Vascular dementia in leukoaraiosis may be a consequence of capillary loss not only in the lesions, but in normal-appearing white matter and cortex as well.

Department of Radiology, Wake Forest University School of Medicine, Medical Center Boulevard, Winston-Salem, NC 27157, USA.
Journal of the Neurological Sciences (Impact Factor: 2.24). 07/2007; 257(1-2):62-6. DOI: 10.1016/j.jns.2007.01.015
Source: PubMed

ABSTRACT We investigated capillary density in 12 subjects with leukoaraiosis (LA), in 9 age-matched normal subjects, in 7 cases of Alzheimer's disease (AD), and 4 after whole-brain irradiation for brain tumors. In the LA study (which as been published), autopsy brains were evaluated by MRI. The presence of LA was indicated by confluent or patchy areas of hyperintensity in the deep white matter. We employed a stereology method using computerized image processing and analysis to determine microvascular density. Afferent vessels (arterioles and capillaries, but not veins or venules) were stained for alkaline phosphatase in 100 microm thick celloidin sections. Microvascular density in LA lesions in the deep white matter (2.56%) was significantly lower than in the corresponding deep white matter of normal subjects (3.20%, p=0.0180). LA subjects demonstrated decreased vascular density at early ages (55-65 years) when compared to normal subjects. Our findings indicate that LA affects the brain globally, with capillary loss, although the parenchymal damage is found primarily in the deep white matter. In ongoing studies of the deep white matter in AD brains, we found a pattern of decreased vascular density compared to normal, as well as an age-related decline. In the four irradiated brains, we found very low vessel densities, similar to those found in LA, without an additional age-related decline.

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    ABSTRACT: BACKGROUND AND PURPOSE: Previous pathological studies in humans or in animal models have shown alterations of small arteries and veins within white matter lesions in cerebral small vessel disease. We aimed to evaluate in vivo, the integrity of the cerebral venous network using high-resolution MRI both within and outside white matter hyperintensities in cerebral autosomal-dominant arteriopathy with subcortical infarcts and leukoencephalopathy (CADASIL). METHODS: High-resolution T2*-weighted images were obtained at 7-T in 13 CADASIL patients with no or only mild symptoms and 13 age- and sex-matched controls. Macroscopic veins were automatically counted in the centrum semiovale and compared between patients and controls. In addition, T2* was compared between groups in the normal-appearing white matter. RESULTS: Vein density was found lower in CADASIL patients compared with that in controls (-14.6% in patients, P<0.001). This was detected both within and outside white matter hyperintensities. Mean T2*, that is presumably inversely related to the venous density, was also found increased in normal-appearing white matter of patients (+7.2%, P=0.006). All results were independent from the extent of white matter hyperintensities. CONCLUSIONS: A significant reduction in the number of visible veins was observed in the centrum semiovale of CADASIL patients both within and outside white matter hyperintensities, together with an increase of T2* in the normal-appearing white matter. Additional studies are needed to decipher the exact implication of such vasculature changes in the appearance of white matter lesions.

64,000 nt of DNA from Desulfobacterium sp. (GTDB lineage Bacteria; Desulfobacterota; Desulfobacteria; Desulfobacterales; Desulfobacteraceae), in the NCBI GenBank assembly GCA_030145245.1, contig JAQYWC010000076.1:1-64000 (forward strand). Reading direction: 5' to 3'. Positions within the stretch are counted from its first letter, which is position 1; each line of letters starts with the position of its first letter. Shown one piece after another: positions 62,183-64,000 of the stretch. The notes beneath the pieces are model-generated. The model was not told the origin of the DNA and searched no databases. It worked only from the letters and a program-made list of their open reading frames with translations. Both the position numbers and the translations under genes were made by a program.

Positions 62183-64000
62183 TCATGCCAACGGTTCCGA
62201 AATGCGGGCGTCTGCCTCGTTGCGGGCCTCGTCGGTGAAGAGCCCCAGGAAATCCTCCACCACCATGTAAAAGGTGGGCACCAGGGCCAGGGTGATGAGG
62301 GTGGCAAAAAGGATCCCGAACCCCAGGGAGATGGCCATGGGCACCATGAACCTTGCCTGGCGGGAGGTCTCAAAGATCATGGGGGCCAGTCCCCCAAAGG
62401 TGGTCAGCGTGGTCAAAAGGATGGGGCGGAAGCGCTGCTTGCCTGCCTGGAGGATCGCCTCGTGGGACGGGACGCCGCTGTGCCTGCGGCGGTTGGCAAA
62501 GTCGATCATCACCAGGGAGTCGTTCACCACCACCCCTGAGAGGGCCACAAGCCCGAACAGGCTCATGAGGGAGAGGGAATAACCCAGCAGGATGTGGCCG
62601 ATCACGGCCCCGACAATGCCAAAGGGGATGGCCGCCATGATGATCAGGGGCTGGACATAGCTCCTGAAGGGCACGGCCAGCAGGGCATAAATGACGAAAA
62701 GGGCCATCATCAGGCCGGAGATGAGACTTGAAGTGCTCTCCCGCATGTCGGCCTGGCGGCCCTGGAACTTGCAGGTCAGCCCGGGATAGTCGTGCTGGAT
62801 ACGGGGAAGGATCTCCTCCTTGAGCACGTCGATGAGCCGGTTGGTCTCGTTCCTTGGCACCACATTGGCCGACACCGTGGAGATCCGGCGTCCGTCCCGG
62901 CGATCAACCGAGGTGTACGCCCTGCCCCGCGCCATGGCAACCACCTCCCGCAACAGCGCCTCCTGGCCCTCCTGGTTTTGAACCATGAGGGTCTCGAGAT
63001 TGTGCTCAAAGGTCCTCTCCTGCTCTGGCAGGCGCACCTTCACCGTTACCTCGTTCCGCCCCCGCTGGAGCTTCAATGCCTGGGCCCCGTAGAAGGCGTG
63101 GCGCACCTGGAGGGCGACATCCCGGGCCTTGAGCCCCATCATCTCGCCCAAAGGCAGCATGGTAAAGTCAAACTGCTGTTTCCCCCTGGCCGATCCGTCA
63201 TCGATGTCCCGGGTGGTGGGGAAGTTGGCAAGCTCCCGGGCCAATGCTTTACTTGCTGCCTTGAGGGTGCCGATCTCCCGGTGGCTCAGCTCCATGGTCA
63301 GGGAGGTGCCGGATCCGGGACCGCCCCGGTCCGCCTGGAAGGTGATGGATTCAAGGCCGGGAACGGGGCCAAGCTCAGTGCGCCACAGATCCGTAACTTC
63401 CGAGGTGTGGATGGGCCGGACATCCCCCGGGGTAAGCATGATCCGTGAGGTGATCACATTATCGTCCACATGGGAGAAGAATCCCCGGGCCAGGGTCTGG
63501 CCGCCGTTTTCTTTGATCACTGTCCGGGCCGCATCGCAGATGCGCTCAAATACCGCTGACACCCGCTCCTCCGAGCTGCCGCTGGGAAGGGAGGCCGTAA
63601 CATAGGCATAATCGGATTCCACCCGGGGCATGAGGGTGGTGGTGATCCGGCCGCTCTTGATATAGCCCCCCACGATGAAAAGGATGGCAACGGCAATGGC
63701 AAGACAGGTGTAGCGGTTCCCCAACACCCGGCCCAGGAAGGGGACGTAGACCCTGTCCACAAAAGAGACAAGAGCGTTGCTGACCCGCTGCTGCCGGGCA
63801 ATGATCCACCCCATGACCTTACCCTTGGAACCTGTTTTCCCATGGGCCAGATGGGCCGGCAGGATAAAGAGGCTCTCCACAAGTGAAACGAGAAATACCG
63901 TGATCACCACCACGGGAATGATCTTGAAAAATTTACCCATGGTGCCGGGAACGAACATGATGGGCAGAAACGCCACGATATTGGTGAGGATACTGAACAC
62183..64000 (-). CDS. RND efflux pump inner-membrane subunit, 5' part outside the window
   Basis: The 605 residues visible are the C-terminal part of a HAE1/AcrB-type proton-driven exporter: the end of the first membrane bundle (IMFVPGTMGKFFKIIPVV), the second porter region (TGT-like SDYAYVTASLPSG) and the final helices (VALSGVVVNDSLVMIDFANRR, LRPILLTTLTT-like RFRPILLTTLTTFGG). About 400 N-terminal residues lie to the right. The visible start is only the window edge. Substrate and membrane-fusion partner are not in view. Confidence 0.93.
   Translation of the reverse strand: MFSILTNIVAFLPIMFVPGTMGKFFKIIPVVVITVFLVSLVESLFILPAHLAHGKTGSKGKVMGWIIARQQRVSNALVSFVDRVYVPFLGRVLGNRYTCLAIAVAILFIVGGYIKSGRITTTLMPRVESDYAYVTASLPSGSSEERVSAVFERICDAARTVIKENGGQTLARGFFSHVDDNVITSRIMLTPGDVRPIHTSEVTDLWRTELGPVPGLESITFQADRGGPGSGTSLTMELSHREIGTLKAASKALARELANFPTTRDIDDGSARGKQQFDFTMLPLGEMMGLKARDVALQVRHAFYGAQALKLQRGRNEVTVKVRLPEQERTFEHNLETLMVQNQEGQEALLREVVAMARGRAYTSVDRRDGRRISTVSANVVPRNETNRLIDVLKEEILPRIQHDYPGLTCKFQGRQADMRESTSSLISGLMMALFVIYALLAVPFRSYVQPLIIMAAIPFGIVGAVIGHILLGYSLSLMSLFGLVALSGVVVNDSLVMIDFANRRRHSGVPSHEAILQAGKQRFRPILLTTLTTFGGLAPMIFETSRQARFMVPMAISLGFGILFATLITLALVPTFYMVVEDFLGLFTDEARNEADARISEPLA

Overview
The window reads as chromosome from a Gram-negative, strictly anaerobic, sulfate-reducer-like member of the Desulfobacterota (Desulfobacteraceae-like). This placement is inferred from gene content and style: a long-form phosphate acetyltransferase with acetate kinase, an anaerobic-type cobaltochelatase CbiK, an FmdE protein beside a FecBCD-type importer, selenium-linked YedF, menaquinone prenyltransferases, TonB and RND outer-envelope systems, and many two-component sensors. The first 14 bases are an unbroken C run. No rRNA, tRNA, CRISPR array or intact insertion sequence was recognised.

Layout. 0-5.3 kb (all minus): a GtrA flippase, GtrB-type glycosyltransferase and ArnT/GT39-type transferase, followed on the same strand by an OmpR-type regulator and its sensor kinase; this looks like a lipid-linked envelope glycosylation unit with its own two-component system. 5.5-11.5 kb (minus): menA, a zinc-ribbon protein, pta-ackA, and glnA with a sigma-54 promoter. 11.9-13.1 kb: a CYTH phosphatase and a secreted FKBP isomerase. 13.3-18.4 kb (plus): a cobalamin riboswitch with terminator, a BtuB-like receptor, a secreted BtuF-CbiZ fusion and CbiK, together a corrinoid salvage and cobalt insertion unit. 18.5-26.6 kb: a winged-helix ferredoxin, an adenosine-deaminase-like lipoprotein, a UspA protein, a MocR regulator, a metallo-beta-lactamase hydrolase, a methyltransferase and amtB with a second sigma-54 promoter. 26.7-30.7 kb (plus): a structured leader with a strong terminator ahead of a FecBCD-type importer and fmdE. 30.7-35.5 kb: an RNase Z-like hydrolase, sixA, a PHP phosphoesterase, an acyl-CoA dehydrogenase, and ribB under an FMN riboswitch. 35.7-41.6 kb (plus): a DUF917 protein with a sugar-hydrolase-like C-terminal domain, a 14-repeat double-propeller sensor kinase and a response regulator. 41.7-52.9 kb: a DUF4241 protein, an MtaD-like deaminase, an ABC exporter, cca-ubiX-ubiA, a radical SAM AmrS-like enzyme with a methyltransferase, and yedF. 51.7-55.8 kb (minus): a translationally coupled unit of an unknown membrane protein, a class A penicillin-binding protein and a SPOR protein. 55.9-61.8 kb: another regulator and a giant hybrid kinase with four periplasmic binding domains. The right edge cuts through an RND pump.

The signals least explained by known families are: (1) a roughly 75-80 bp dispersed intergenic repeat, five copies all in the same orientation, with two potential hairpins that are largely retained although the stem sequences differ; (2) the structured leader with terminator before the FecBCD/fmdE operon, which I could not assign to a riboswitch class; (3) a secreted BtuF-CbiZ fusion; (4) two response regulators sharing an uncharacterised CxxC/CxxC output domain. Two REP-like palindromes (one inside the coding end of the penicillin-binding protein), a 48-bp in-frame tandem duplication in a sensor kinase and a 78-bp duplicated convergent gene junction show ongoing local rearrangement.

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    ABSTRACT: Recent data suggest that early symptoms may be related to cortex alterations in CADASIL (Cerebral Autosomal-Dominant Arteriopathy with Subcortical Infarcts and Leukoencephalopathy), a monogenic model of cerebral small vessel disease (SVD). The aim of this study was to investigate cortical alterations using both high-resolution T2* acquisitions obtained with 7 Tesla MRI and structural T1 images with 3 Tesla MRI in CADASIL patients with no or only mild symptomatology (modified Rankin's scale ≤1 and Mini Mental State Examination (MMSE) ≥24).
    PLoS ONE 01/2014; 9(8):e106311. · 3.53 Impact Factor
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    ABSTRACT: This study aimed to investigate the effect of exercise training on age-induced microvascular alterations in the brain. Additionally, the association with the protein levels of vascular endothelial growth factor (VEGF) and endothelial nitric oxide synthase (eNOS) was also assessed. Male Wistar rats were divided into four groups: sedentary-young (SE-Young, n = 5), sedentary aged (SE-Aged, n = 8), immersed-aged (IM-Aged, n = 5), and exercise trained-aged (ET-Aged, 60 minutes/day and 5 days/week for 8 weeks, n = 8) rats. The MAPs of all aged groups, SE-Aged, IM-Aged, and ET-Aged, were significantly higher than that of the SE-Young group. The regional cerebral blood flow (rCBF) in the SE-Aged and IM-Aged was significantly decreased as compared to SE-Young groups. However, rCBF of ET-Aged group was significantly higher than that in the IM-Aged group (P < 0.05). Moreover, the percentage of capillary vascularity (%CV) and the levels of VEGF and eNOS in the ET-Aged group were significantly increased compared to the IM-Aged group (P < 0.05). These results imply that exercise training could improve age-induced microvascular changes and hypoperfusion closely associated with the upregulation of VEGF and eNOS.
    BioMed research international. 01/2014; 2014:230791.

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